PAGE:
How coronavirus legislation could create the EU’s first dictatorship
European Commission chief Ursula von der Leyen has warned that emergency measures taken by EU countries to combat the coronavirus pandemic must be "limited". Her warning comes after Hungary's nationalist leader Viktor Orban took on sweeping powers, allowing the Hungarian government to rule by decree. But will those powers be lifted once the virus is beaten?
Brussels' top official did not single out Orban or Hungary by name in her statement, but she spoke one day after the Hungarian leader adopted rule by decree, claiming extraordinary powers, ostensibly to combat the Covid-19 pandemic.
After declaring a “State of Danger” on 11 March, Orban since Monday has the power to rule by decree until his government decides the emergency is over.
The legislation also removes the current 15-day requirement for MPs to approve any extensions to decrees. Elections cannot be held during the emergency period.
Misuse of powers?
On Monday, the Hungarian parliament approved the law with a 137-53 majority, more that the required two thirds.
“Right now, we do not know for a fact whether the government is going to misuse these powers,” says Andras Racz, a senior researcher with the German Council on Foreign Relations.
“But extraordinary powers that are so broad are absolutely unprecedented in Europe. A number of European countries have produced various forms of 'state of emergency' in connection with the coronavirus crisis,” he says, but “Hungary is the only country which has been widening the existing constitutional framework of the state of emergency while an extraordinary legal regime was actually in place."
The EU, wary of member states turning away from basic principles like the rule of law and separation of powers which are embedded in the Union's treaties, has already started to worry.
“These measures should always ensure that fundamental rights, rule of law and democratic principles are protected,'' Juan Fernando López Aguillar, Chairman of the European Parliament's Civil Liberties Committee said in a statement.
The Council of Europe, which includes the Russian Federation and Turkey as members, “invited Hungary to seize the opportunity” of enjoying “all expertise and assistance” from the organisation to help fight the virus, stressing that the disease “must be in fought a manner that respects the fundamental values of the organisation: democracy, rule of law and human rights.”
New York-based Human Rights Watch went a step further, describing the introduction of Hungary's new legislation as an “authoritarian takeover” made “under the pretext of addressing the Covid-19 public health emergency,” and accusing Budapest of becoming the first capital "in the European Union to virtually abolish all democratic checks-and-balances,” also highlighting the law's new penalties, which include five years in prison for publishing “false” or “distorted” facts. This is, according to HRW, “another blow to media freedom in the country.”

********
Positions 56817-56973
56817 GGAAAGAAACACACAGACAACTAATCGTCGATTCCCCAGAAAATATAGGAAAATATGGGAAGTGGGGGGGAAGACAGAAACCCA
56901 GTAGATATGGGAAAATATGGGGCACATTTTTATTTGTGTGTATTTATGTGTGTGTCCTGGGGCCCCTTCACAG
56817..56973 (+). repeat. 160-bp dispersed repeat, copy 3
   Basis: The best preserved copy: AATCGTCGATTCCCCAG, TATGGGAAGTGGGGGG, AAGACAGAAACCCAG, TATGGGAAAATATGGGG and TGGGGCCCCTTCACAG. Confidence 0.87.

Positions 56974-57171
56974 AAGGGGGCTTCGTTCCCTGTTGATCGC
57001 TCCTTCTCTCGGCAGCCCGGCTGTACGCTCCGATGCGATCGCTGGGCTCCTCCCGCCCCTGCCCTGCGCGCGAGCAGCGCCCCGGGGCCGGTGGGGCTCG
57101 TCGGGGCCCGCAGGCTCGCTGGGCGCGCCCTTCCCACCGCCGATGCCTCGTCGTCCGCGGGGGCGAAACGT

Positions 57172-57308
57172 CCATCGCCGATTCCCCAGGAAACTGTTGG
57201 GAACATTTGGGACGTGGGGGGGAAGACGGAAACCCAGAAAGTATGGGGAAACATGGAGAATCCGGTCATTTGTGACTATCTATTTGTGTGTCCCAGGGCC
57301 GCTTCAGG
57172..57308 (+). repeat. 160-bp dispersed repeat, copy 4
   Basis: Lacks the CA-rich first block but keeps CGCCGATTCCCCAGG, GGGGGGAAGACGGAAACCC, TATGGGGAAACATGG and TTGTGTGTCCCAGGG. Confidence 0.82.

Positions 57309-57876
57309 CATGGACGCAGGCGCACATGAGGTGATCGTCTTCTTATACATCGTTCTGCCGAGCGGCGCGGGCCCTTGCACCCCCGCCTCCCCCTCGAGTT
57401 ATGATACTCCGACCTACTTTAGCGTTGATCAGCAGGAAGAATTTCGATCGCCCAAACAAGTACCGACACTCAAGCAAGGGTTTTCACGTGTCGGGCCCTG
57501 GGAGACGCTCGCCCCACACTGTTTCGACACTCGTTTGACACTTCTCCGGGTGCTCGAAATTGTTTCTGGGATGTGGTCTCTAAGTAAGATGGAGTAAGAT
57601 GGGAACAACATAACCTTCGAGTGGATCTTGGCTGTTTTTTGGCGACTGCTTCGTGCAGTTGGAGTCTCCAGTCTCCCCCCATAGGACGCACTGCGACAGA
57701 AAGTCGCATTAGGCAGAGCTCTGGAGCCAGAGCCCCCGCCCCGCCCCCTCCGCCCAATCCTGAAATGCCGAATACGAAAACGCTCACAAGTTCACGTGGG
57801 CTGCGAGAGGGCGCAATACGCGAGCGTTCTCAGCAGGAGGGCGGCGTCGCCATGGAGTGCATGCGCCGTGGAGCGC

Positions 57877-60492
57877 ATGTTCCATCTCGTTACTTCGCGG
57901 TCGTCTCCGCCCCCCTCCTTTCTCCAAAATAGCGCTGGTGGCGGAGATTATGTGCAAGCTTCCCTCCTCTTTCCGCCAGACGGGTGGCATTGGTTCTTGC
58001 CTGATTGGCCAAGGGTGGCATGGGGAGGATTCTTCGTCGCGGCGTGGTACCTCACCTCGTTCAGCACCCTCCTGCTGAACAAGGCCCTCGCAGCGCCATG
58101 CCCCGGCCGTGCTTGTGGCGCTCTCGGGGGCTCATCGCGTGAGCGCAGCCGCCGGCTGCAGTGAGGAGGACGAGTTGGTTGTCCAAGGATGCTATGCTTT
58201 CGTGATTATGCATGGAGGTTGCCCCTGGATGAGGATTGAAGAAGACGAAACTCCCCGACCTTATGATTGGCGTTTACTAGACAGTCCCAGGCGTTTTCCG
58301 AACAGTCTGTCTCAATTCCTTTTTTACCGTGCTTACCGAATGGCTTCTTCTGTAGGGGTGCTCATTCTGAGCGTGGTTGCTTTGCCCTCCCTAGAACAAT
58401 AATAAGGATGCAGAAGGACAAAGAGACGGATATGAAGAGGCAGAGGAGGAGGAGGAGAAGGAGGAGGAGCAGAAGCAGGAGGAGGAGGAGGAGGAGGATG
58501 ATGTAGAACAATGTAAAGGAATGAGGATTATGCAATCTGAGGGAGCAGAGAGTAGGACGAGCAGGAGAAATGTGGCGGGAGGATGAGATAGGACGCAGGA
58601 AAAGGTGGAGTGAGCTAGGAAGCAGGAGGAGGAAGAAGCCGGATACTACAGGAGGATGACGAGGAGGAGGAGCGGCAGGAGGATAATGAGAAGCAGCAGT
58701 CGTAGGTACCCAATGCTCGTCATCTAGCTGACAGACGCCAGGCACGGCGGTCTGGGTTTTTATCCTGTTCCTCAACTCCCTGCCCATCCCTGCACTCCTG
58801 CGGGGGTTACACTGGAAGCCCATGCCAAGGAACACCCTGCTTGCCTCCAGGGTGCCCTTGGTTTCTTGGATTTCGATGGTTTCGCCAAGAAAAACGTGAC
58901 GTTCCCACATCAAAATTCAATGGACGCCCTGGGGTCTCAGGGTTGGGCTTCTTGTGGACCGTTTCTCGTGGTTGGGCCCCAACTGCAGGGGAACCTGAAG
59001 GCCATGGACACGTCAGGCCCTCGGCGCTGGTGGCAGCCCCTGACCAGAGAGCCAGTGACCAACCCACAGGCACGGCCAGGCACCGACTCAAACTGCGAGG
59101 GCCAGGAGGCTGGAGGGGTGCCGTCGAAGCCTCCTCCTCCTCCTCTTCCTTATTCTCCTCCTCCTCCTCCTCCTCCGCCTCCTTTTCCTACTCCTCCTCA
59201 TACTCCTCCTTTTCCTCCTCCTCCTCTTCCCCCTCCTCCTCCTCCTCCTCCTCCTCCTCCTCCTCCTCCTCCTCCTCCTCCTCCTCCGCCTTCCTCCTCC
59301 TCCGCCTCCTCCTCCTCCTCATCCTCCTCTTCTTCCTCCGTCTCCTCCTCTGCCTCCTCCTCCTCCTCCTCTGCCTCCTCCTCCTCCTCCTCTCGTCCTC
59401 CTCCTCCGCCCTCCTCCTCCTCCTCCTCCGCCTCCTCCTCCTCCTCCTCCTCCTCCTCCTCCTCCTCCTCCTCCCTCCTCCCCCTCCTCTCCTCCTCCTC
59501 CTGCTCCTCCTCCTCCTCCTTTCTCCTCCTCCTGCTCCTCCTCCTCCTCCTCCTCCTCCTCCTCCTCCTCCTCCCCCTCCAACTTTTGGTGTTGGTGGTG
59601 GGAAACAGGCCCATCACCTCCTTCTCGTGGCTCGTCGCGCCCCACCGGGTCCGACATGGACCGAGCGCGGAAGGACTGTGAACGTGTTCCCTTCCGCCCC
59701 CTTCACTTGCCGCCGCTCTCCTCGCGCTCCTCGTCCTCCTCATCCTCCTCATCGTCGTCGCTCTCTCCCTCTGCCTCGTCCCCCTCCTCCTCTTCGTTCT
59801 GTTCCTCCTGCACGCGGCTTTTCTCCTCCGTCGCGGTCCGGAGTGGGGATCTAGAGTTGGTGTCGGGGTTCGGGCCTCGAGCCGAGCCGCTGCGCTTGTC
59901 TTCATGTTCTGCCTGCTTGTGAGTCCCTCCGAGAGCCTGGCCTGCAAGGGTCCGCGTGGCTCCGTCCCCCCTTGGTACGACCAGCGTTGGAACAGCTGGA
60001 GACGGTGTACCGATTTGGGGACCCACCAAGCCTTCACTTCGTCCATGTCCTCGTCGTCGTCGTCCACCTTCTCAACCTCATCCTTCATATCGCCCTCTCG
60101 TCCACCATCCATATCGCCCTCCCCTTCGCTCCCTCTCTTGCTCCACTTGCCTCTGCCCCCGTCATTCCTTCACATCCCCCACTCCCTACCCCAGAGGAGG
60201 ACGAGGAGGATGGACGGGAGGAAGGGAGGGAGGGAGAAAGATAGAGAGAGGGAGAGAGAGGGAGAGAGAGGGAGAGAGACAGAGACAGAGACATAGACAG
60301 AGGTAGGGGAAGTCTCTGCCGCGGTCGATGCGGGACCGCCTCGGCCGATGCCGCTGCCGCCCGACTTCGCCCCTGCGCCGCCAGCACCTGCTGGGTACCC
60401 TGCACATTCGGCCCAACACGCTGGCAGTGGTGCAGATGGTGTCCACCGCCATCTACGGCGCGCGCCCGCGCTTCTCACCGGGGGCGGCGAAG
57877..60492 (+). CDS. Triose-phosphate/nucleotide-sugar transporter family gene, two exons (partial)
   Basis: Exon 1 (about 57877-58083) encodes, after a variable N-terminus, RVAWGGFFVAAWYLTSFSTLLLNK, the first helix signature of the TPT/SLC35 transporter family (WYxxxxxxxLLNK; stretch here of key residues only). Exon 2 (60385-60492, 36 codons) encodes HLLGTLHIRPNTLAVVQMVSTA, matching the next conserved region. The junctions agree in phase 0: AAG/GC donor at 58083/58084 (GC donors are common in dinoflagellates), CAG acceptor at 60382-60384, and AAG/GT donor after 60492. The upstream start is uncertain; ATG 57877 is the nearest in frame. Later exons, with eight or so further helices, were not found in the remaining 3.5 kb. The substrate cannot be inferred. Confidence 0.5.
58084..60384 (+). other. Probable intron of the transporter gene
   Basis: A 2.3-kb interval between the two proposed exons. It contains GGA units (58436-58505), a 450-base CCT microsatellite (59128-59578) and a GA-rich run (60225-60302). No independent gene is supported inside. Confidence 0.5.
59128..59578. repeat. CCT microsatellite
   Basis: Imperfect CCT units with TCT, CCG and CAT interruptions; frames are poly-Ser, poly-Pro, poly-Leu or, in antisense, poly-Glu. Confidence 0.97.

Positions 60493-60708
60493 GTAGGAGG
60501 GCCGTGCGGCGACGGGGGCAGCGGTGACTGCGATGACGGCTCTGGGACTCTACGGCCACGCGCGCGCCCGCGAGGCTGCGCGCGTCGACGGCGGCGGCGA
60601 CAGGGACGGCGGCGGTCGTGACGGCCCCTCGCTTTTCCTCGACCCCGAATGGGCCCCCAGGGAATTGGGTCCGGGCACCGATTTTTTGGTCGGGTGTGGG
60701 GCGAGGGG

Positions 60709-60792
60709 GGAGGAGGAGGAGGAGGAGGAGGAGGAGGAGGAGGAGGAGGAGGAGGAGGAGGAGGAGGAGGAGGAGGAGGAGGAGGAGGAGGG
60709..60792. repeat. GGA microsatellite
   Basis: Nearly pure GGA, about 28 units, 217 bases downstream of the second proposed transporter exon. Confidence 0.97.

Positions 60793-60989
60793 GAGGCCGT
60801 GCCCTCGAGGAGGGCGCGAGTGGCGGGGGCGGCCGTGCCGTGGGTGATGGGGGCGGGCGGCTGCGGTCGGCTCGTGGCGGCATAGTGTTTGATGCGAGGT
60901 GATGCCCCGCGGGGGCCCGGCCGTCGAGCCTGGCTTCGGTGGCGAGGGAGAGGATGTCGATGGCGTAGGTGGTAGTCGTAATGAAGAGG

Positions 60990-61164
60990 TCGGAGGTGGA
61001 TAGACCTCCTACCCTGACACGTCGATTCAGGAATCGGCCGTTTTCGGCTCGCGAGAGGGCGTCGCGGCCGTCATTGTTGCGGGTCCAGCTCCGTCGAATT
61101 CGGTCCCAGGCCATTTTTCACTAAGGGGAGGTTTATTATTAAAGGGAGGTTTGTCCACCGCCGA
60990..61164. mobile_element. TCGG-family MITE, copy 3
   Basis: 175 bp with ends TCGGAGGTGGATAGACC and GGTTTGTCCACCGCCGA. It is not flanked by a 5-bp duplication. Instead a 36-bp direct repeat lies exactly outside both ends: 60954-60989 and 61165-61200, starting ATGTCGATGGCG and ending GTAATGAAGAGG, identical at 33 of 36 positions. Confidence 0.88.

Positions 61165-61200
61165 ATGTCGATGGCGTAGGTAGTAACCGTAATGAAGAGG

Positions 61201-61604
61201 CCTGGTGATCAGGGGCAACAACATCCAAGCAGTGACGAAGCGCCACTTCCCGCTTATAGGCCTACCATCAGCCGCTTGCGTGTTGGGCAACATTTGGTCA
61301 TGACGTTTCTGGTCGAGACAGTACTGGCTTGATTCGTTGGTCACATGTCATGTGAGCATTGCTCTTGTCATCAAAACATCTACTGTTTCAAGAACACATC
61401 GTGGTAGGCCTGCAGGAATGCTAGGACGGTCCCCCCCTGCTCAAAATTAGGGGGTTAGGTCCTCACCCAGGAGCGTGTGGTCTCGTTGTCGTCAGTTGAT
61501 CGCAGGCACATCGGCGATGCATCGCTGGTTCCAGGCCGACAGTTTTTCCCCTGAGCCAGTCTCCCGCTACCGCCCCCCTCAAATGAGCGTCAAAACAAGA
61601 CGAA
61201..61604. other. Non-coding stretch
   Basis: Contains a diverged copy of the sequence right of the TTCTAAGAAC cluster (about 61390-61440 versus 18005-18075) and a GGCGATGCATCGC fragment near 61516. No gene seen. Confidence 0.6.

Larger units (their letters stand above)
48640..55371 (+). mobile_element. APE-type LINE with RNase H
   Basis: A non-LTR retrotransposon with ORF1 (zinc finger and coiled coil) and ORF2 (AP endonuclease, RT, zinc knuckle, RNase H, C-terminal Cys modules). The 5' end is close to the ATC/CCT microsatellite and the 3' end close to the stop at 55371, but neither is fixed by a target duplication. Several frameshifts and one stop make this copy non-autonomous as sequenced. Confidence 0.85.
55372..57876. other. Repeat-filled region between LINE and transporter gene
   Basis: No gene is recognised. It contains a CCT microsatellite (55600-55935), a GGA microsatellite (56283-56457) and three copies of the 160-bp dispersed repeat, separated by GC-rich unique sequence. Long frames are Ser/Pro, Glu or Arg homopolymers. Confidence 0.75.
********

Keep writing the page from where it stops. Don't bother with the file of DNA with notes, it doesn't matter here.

But Orban rejects all criticism.
“For all I care," he is quoted as saying, "they can scrutinise the proposal as long as they like; I wish them all the very best, and good health”.
"One cannot be polite"
“There are situations when one cannot be polite," he continued in a statement published on the official government website, telling EU critics that this is no time for “being polite about legal and theoretical issues, we must save lives."
Do Hungary's actions mean that the EU now has its first dictatorship within its borders?
“Not yet,” says Racz. “We don't know for a fact how the government is going to use its power. Having an extraordinary legal regime in place, in a disaster-type of situation or an emergency situation is not unprecedented.
"But so far we have not seen any case that the government had actually misused its power,” admitting that “we have a situation which has the potential to develop in that direction.”
The EU does have means at its disposal to address Hungary's shift into a less democratic realm: the Union Treaty's Article 7, dubbed “the nuclear option”.
Article seven deprives a member state of voting rights when a country is considered to be at risk of damaging the core values of the EU.
The European Commission triggered the process for the first time in December 2018 against Poland, over concerns about government influence on the judiciary.